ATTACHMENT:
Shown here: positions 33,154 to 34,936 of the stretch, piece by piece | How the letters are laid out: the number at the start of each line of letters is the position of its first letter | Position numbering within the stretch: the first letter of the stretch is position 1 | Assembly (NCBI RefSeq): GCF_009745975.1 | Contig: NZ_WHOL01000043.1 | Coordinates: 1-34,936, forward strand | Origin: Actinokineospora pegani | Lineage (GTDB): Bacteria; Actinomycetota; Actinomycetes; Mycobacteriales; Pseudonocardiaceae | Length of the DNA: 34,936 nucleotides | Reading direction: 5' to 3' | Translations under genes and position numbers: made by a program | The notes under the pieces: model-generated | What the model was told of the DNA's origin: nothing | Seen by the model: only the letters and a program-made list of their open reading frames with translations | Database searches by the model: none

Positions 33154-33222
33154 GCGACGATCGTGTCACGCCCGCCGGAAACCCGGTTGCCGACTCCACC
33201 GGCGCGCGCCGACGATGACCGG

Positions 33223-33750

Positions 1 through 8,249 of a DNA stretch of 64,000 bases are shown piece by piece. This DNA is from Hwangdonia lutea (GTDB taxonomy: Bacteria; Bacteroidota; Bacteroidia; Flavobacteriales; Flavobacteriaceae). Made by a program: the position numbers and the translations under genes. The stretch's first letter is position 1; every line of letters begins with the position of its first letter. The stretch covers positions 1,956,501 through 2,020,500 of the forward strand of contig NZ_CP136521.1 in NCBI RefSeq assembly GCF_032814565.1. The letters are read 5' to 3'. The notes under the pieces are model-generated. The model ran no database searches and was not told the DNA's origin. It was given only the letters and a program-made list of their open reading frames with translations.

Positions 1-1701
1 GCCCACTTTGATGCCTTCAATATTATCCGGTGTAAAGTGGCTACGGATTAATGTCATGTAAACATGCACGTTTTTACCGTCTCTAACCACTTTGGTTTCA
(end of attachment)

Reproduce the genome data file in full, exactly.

Shown here: positions 33,154 to 34,936 of the stretch, piece by piece | How the letters are laid out: the number at the start of each line of letters is the position of its first letter | Position numbering within the stretch: the first letter of the stretch is position 1 | Assembly (NCBI RefSeq): GCF_009745975.1 | Contig: NZ_WHOL01000043.1 | Coordinates: 1-34,936, forward strand | Origin: Actinokineospora pegani | Lineage (GTDB): Bacteria; Actinomycetota; Actinomycetes; Mycobacteriales; Pseudonocardiaceae | Length of the DNA: 34,936 nucleotides | Reading direction: 5' to 3' | Translations under genes and position numbers: made by a program | The notes under the pieces: model-generated | What the model was told of the DNA's origin: nothing | Seen by the model: only the letters and a program-made list of their open reading frames with translations | Database searches by the model: none

Positions 33154-33222
33154 GCGACGATCGTGTCACGCCCGCCGGAAACCCGGTTGCCGACTCCACC
33201 GGCGCGCGCCGACGATGACCGG

Positions 33223-33750

Positions 1 through 8,249 of a DNA stretch of 64,000 bases are shown piece by piece. This DNA is from Hwangdonia lutea (GTDB taxonomy: Bacteria; Bacteroidota; Bacteroidia; Flavobacteriales; Flavobacteriaceae). Made by a program: the position numbers and the translations under genes. The stretch's first letter is position 1; every line of letters begins with the position of its first letter. The stretch covers positions 1,956,501 through 2,020,500 of the forward strand of contig NZ_CP136521.1 in NCBI RefSeq assembly GCF_032814565.1. The letters are read 5' to 3'. The notes under the pieces are model-generated. The model ran no database searches and was not told the DNA's origin. It was given only the letters and a program-made list of their open reading frames with translations.

Positions 1-1701
1 GCCCACTTTGATGCCTTCAATATTATCCGGTGTAAAGTGGCTACGGATTAATGTCATGTAAACATGCACGTTTTTACCGTCTCTAACCACTTTGGTTTCA